•Protect yourself from the risk of unemployment. Keep enough cash around to hold you over for six months if you have a working spouse, and even longer if you don't, says Jack Ablin of Harris Private Bank. If you don't have that much on hand now, don't sell stocks, just keep adding to the cushion, he says.
•Consider ways to calm your portfolio temporarily. While it may be tempting for 30-year-olds to panic and move more than 30% of their portfolios into bonds, which are less risky, that may be hasty, says Stephen Minihan, financial planner at Westlake Financial Advisors. You might incur needless trading costs and position yourself poorly when the market comes back. Instead, investors in their 30s who want to easily and temporarily smooth their returns, can consider adding an exchange traded fund that bets against the market, such as the UltraShort S&P 500 ProShares, which trades by the symbol SDS. If the market falls 1%, this ETF rises 2%, thus counteracting part of the declines. Just a small 5% allocation to such a fund could even the portfolio's returns until the investors feel more comfortable reverting back to their long-term allocation, he says.
•Try playing with 401(k) contributions to make you feel better. If you're nervous about the stock market, consider putting fresh contributions into the money market options in the 401(k), says David Bergmann, financial planner with The David R. Bergmann Group. That way you can feel at least your newest contributions are safer and that you're doing something to protect your nest egg.
If you're in your 40s …
With any luck, these are your prime earning years. That means you should be stuffing as much as possible in your retirement savings plan, even if it means cutting back on spending.
"It's a great time to be accumulating money in your retirement account," says Alexandra Armstrong, a financial planner in Washington, D.C. "Don't stop contributing to your 401(k) plan."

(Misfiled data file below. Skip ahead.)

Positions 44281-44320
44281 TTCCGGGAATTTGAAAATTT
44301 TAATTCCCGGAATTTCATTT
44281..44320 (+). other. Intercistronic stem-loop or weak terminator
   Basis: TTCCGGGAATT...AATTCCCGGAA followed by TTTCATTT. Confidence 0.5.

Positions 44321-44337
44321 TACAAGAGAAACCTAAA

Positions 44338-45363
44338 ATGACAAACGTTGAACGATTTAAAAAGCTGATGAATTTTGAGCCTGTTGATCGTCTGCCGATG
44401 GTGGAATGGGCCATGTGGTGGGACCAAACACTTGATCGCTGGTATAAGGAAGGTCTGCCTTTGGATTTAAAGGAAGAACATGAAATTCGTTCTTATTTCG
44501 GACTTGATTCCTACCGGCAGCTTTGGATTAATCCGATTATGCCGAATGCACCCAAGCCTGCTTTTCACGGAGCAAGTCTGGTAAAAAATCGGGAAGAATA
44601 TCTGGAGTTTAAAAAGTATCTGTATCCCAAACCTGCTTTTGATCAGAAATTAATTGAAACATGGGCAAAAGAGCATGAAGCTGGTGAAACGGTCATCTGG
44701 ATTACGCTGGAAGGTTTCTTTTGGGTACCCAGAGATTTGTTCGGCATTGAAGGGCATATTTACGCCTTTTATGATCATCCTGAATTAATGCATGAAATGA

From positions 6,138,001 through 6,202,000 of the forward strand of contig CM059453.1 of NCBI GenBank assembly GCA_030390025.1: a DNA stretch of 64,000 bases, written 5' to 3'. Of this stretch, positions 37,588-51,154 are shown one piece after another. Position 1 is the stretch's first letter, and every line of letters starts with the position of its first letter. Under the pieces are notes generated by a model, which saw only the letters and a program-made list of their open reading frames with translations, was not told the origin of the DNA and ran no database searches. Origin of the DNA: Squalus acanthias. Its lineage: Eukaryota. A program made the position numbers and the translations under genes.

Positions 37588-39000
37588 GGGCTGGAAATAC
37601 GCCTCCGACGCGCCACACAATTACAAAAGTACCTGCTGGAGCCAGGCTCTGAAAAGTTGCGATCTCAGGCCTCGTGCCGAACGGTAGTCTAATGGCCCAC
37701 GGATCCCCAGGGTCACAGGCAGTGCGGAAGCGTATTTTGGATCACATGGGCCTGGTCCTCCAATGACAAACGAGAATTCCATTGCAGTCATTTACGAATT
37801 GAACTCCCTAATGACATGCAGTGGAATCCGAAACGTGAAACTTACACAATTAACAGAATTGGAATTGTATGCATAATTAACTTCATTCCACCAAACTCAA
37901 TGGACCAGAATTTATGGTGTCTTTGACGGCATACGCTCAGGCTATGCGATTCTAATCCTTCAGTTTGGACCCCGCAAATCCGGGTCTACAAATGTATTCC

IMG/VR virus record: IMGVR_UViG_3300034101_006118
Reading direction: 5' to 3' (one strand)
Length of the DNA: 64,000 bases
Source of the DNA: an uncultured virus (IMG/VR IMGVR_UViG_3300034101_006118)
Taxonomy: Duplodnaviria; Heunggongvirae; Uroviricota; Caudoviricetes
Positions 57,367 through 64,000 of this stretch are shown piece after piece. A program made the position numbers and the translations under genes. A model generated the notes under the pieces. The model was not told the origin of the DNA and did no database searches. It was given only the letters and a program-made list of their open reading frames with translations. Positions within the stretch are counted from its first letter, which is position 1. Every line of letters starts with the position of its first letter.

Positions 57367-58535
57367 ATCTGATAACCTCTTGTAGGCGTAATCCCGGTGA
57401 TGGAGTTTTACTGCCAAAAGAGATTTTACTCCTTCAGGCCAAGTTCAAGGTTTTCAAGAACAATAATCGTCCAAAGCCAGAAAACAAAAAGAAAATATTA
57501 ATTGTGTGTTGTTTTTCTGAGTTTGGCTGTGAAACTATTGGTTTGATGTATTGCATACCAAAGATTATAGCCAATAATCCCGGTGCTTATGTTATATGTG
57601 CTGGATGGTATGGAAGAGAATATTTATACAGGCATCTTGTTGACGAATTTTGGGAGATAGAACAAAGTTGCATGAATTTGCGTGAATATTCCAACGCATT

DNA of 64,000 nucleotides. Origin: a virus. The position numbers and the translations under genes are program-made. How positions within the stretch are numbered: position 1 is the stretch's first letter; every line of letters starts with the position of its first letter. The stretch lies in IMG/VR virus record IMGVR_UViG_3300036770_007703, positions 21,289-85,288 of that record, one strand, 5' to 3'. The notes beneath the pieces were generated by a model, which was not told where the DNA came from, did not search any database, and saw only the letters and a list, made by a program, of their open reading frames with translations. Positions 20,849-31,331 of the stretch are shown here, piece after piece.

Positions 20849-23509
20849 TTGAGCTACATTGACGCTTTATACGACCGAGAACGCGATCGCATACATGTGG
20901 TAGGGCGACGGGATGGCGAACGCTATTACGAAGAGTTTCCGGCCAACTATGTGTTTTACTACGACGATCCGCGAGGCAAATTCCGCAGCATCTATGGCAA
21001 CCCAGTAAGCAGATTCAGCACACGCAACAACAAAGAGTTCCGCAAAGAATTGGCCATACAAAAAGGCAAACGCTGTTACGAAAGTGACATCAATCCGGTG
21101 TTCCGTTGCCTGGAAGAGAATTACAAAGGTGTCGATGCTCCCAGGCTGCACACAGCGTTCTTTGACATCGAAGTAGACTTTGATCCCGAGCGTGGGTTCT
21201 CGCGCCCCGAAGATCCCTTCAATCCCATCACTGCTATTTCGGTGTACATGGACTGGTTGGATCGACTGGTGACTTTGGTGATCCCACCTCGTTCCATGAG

In particular, don't abandon the stock market. If you're in your 40s, you still have time to recover your losses. Nervous investors who stash all their savings in certificates of deposit and money market funds "are committing financial suicide," says John Sestina, a financial planner in Columbus, Ohio. The average money market fund yields 1.18% now. Those returns won't keep up with inflation, especially after taxes, he argues, and they won't be in a position to profit when the market recovers.
But don't go overboard. You're young, but not that young, so don't take big bets on risky companies when you can buy quality at a discount, planners say. Blue-chip stocks "are the best places to be because they're going to have solid balance sheets to ride this out," Armstrong says. And, at least at the moment, the dividend yield on the Standard & Poor's 500-stock index is higher than the yield on the 10-year Treasury note,
Finally, stay diversified. In this bear market, diversification didn't help much, because everything got hammered. But going forward, diversification will make a difference, says Greg Womack of Womack Investment Advisers in Edmund, Okla.
A truly diversified portfolio, Womack says, has a good mix of stocks and bonds, and also contains some real estate and precious metals. That way, he says, you'll always have some exposure to the highest-returning sectors.
If you're in your 50s …
First rule: Don't do anything rash, says Kurt Brouwer, a Tiburon, Calif., financial planner. Don't pull all your money out of the stock market. Don't throw all of it in, either.
Second rule: Keep saving. Your losses are awful. But your contributions over time will ameliorate those losses. For example, suppose you had $200,000 in your 401(k) plan a year ago. You earn $150,000 a year, and contribute 7% of your salary to your plan each year. You figured that if you earn 5% a year and get 3% raises, you'd have about $750,000 in your account by age 65.